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Should RSL trade Joao Plata? It’s about more than just goals

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The winger is rumored to be in the shop window.

MLS: Real Salt Lake at San Jose Earthquakes Kyle Terada-USA TODAY Sports

Real Salt Lake winger Joao Plata has been said to be on the move for the last week or so. It’s one of those persistent rumors that has everyone more or less up-in-arms, and there’s a limited time frame for it to come to fruition: August 8.

That’s just six days away, and we still have no further feeling on if the player will be moving clubs in this transfer window.

The popular take right now is that Plata is one of the league’s best players, and RSL would be crazy to be rid of him. That’s largely based on an assessment of goals scored per 96 minutes played — it’s a number that’s sitting around 0.69 Gp96, which looks like some weird chemical formula but isn’t really.

We don’t need to go too in-depth into that number, but I do want to talk about that.

Is Joao Plata as prolific as that number would have you believe?

I actually don’t think so. Plata is, for me, a streaky goalscorer. He’s a good one, and I don’t want to ignore that fact, but I do think describing him as an elite goalscorer in MLS might be misguided.

Before the most recent three games, Plata was sitting at a still-very-good 0.433 Gp96, which is still quite something for a winger. But before his most recent two-goal game, it had been nearly three months since he had last scored. If you go back through his career, you see similar sorts of gaps, and I don’t think that’s a coincidence. As a result, tracking his impact in that way will vary widely during the course of the season.

You’ll also note that he has about one two-goal game per season, so we also shouldn’t overstate the impact that has on his goalscoring records.

Let’s look at that same rate over his Real Salt Lake career.

  • 2018: 0.69 Gp96
  • 2017: 0.30 Gp96
  • 2016: 0.35 Gp96
  • 2015: 0.35 Gp96
  • 2014: 0.27 Gp96
  • 2013: 0.63 Gp96

This is an interesting thing to me. This is easily his best season since 2013 in that regard, but he’s also started less than half the matches in which he’s been available. How much is that skewing considerations? I don’t know, but it’s something to think about.

Obviously, most of those absences have been down to injury. The article linked above references his attitude issues, but that’s something we know largely from last year, not this year. I don’t think that’s playing into things here.

What we have on our hands is a winger who will score roughly once in every three games, or roughly twice in every three games, depending on the timeframe in which you’re examining his impact. Maybe he’d keep scoring at that clip if we kept him, but I don’t think we have a guarantee there.

Can RSL do better in that position for the money?

Unless we sign a truly top-tier winger to replace Plata, I actually don’t think we can do better than this with the financial impact Plata has on the team. He’s a player we could pay down with targeted allocation money, and he has a measurable goalscoring impact on the team. Even a goal every three games is a good rate for a winger in this league.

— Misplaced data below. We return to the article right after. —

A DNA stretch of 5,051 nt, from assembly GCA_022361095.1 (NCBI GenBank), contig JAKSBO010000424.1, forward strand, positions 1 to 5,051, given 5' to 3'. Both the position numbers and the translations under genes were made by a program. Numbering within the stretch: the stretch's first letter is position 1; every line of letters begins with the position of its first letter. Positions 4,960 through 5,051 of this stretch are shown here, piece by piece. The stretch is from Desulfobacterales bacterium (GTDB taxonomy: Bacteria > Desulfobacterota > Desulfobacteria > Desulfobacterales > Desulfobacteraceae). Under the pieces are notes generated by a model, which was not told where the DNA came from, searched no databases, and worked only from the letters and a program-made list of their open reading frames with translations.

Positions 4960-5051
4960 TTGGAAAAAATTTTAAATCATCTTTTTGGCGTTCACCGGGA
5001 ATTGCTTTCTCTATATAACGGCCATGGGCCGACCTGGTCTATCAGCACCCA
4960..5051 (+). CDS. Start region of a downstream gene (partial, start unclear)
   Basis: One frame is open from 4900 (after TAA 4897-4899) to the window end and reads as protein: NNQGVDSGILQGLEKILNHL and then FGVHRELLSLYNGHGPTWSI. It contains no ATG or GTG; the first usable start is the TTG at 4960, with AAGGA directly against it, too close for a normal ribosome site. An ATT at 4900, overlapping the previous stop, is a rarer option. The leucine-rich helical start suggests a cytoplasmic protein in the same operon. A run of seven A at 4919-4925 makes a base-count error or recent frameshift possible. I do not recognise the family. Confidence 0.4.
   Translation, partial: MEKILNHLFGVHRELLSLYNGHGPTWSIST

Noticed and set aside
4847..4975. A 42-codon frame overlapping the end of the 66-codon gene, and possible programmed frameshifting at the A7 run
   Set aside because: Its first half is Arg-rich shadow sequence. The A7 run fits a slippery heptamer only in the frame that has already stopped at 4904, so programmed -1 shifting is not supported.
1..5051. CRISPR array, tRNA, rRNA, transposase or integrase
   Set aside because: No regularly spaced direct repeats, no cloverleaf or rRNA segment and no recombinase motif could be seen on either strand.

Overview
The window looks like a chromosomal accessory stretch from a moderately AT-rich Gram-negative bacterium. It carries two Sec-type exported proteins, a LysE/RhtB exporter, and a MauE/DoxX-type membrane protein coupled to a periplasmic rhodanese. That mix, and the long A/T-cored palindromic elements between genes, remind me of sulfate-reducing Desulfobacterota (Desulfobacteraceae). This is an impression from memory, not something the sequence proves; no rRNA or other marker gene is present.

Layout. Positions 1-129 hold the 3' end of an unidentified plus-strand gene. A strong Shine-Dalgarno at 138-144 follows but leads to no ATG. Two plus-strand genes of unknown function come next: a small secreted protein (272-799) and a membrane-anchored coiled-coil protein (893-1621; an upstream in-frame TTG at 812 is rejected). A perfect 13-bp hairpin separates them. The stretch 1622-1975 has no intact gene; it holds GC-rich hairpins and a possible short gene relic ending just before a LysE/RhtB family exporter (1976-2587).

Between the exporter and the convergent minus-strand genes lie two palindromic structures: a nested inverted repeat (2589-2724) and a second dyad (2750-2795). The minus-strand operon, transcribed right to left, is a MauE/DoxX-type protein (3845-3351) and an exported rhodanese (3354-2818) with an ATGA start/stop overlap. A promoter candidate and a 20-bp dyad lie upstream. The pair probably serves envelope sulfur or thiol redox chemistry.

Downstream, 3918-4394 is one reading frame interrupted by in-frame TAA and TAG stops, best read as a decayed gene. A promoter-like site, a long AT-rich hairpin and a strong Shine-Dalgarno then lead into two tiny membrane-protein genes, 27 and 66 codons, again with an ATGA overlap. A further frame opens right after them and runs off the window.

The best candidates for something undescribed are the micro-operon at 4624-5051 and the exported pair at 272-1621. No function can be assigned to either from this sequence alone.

So no, I don’t think we could improve for this money unless we get really, really lucky. Sebastian Saucedo isn’t going to score those goals at this point in his career, and while he might have that potential, he’s clearly not there yet.

Why would RSL consider trading Plata?

I actually think this is more clear-cut than people have given it credit, so let’s talk about it.

I don’t think Plata is the best fit tactically for what Mike Petke is trying to do. He’s an attack-minded winger at heart — or maybe a second striker, but that’s a question for another day — and he’s being asked to come back and defend consistently. That’s not an unusual thing for a winger to be asked to do these days, but it’s not something that truly fits Plata’s game.

Additionally, the player himself might be ready for a move, and we shouldn’t ignore that fact, either. We can never ignore the impact that has on a player, and if he wants a move, he has the power to make a move happen. It’s sort of the way soccer goes these days, and let’s not ignore that.

One more thing to consider — and this comes up in the American Soccer Analysis piece — is that we might be looking to get something rather than nothing for Plata, should he walk at the end of his contract. I don’t know when that is, but it’s a salient point that something might be happening behind-the-scenes that we don’t have any knowledge of.

Finally, there remains a possibility that Plata is worth more in trade impact on the team should he leave than he is should he stay. It might be the case that we can land a striker for him, and if that’s what it takes, maybe that’s what we need. Or it could certainly be the case that we could bring in a boatload of TAM to trade. Really, I think the only way I see a trade as worth it is if we can bring in a forward to actually play up top for this team, because we’ve gone way too long without having one play for us.

So, should they trade him?

I’m actually split on this. I think he makes a good impact on the team, and his goalscoring impact shouldn’t be ignored, but we also shouldn’t overstate it. If we can trade him for the right assets, I think it’s worth it, and I don’t think it’s out of this world to think we could do that.

If we trade Plata just for allocation money or something similar and don’t make a play at signing a forward with it, it’ll be a mistake. After all, that’s our biggest need, and if we don’t fill it, we’ll find ourselves continuing to hurt.